EK: So is the future actually international unions? Does the AFL-CIO merge with the German service unions?
AS: I think with every institution there's a series of things that companies have to deal with. There are issues that happen because you live in a geographic place: politics, environmental policy, economic policy, that affect the people in the United States versus the people in France and those are the decisions that will be made by countries and governments through their own processes. But there are things about commerce that absolutely have to be done globally, because we are not going to raise the wages of the Sodexo workers in the United States simply by trying to organize 5 percent of their workforce here when the strength they have is because of their global reach. So I think the future of the labor movement is to neither be national or international, one or the other. I think it's a question of how you blend the roles of organizations to meet the needs that occur.
EK: To move to the last big change in organizing, how has organizing changed since you left college? When I speak to people in the labor movement and ask them what they're doing, it's corporate campaigns, they're looking at balance statements, they're exerting influence on pension funds. It seems like in many ways a very different game than it once was.
AS: The fundamental issue about whether workers organize or not are employers, so look at what's happened in the public and the private sector since I started. In the private sector, one out of three workers were in unions. In the public sector, it was maybe 10 percent of the workforce. And over the last 38 years, you've seen almost a complete reversal, and people who go to the same high school, the same college, go to the same job, if they go to the public sector they tend to be in unions. If they go to the private sector, they tend to be in non-unions, which says to me we've conducted the great empirical study and found that the employer behavior makes the difference, not the workers' behavior.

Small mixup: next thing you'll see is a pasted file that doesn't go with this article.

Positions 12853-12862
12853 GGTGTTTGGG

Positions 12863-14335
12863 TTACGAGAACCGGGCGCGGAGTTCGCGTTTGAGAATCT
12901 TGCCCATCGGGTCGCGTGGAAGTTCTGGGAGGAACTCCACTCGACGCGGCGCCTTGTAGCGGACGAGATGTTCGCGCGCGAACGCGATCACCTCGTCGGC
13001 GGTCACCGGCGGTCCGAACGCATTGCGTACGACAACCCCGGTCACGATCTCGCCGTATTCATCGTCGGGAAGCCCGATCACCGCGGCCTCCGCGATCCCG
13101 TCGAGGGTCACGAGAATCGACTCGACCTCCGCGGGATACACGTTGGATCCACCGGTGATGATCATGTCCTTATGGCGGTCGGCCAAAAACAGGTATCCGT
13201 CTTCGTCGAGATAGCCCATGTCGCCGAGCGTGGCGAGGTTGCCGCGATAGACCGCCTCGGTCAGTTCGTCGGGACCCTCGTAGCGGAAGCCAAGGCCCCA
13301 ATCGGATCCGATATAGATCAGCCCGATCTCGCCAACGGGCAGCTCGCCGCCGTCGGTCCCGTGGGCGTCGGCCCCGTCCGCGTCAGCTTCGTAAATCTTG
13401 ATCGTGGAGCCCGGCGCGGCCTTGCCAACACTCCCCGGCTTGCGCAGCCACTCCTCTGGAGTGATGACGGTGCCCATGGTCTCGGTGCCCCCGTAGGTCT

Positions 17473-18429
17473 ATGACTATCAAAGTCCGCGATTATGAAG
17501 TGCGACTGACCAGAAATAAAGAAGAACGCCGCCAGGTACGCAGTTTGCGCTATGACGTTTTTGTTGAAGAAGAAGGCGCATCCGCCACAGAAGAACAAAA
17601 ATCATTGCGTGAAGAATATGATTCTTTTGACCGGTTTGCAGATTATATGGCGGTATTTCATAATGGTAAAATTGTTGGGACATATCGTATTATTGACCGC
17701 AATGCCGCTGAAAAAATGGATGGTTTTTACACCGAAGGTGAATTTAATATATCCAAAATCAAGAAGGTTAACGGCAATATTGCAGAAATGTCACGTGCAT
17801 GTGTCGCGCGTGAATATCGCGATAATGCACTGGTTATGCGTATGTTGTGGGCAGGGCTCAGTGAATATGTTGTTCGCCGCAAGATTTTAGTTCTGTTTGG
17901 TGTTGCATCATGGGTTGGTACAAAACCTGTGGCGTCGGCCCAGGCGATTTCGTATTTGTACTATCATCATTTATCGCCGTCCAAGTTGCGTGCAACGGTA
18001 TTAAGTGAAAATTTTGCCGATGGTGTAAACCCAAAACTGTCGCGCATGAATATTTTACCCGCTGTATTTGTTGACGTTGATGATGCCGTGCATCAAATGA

So now all the work to be done is to substitute for the fact that we don't have a fair way for workers to make a choice because the employers are very much involved in the campaign. We just did a campaign in Massachusetts for people who are taking care of people who are disabled or developmentally disabled, five workers get fired in the last week in a social service agency by Jackson Lewis. So all the work we are doing is unfortunately trying to create an environment where workers can make real choices in the absence of the government having the rules and regulations that it should have, which was what the Employee Free Choice Act was about, to permit that to happen. The effort to get employers to allow workers to make a fair choice, to be neutral, to do other kinds of alternative ways than elections to show majority support, has changed the very nature of traditional, "Let's go get the cards, go to the National Labor Relations Board, have an election," because the employers radically changed during my lifetime from being more willing to let workers to make choices to seeing this as a contest they had to win at all costs.
EK: Somebody made the point to me the other day that part of it has to do with the dispersal of the players. If you want to organize Motel 6, you actually have to have people get in a car and go to every Motel 6 with cards and try to get workers. Does the old model work with that?